A few years back, Texas tinkered with its real estate licensing act, and what occurred was rather amusing.
The fee for a broker's license was raised to several hundred dollars for a two year term.
The salesperson's license, on the other hand, was made half that amount, and continuing tradition, there was no requirement that a salesperson sit for and pass the broker's examination within a set period of time.
That caused an interesting dynamic:
First, salespersons had no motivation to become brokers.
Second, many brokers renewed their licenses as salespersons, to save the difference in the fee.
The smarter idea may have been to raise the licensing fee for becoming a salesperson to a significant amount, say $1,000 and then the renewal fees to have changed places with the broker's fee; say, $250 for a salesperson and $100 for a broker.
There seem to me to be two major faults in real estate licensing and requirements for Realtor membership, that have been perpetuated for decades.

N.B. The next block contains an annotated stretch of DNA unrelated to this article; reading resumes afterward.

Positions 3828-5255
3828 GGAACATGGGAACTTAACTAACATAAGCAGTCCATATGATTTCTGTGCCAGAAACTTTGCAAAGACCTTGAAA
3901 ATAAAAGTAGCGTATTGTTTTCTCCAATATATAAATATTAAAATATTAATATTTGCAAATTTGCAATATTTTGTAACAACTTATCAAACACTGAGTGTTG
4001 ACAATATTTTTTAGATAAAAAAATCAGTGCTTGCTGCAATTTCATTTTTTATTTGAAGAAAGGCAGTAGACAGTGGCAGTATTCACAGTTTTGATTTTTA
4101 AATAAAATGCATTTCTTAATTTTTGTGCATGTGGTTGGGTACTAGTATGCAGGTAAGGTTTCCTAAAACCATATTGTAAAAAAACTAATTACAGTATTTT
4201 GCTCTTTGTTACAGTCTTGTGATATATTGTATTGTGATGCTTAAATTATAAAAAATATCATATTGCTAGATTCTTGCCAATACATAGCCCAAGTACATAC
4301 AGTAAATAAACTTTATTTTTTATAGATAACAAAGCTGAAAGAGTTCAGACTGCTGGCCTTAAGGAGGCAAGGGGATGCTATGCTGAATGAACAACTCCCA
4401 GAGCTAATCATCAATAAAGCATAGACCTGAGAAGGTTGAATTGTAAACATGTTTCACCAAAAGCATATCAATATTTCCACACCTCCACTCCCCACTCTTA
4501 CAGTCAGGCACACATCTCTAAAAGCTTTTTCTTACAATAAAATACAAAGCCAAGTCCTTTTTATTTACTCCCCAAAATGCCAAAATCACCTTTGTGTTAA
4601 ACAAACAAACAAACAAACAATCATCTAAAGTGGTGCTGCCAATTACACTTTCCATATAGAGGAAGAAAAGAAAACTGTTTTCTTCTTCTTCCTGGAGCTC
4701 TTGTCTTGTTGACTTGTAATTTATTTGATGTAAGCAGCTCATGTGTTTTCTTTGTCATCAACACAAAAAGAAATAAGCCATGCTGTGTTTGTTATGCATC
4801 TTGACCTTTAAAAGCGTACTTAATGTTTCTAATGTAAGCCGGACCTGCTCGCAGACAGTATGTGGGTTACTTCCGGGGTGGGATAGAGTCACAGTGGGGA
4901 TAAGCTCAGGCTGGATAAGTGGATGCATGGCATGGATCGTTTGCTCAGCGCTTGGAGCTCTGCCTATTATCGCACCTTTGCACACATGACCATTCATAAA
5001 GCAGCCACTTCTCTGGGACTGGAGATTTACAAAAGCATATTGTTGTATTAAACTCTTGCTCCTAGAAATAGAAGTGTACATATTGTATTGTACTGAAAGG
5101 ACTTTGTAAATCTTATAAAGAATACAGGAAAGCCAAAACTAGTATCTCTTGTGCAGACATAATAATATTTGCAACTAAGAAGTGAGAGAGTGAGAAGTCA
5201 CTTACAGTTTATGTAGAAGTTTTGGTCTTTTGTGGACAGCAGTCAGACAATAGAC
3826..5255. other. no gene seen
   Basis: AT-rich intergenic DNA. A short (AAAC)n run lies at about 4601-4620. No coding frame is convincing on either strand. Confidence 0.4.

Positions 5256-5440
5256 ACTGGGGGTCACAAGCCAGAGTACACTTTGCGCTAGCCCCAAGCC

- It is too easy to become licensed as a real estate agent, and too easy to qualify for Realtor membership
- In the main, salesperson licenses should be apprentice licenses, with a requirement that to continue, they must become brokers within a short period of time, say two years.
Those of us who have been in the real estate business for some years are delighted to have new agents join us, but those new agents need to quickly get up to total competency.
States' licensing and the National Association of Realtors need to do their part to make this happen.
BILL CHERRY, REALTOR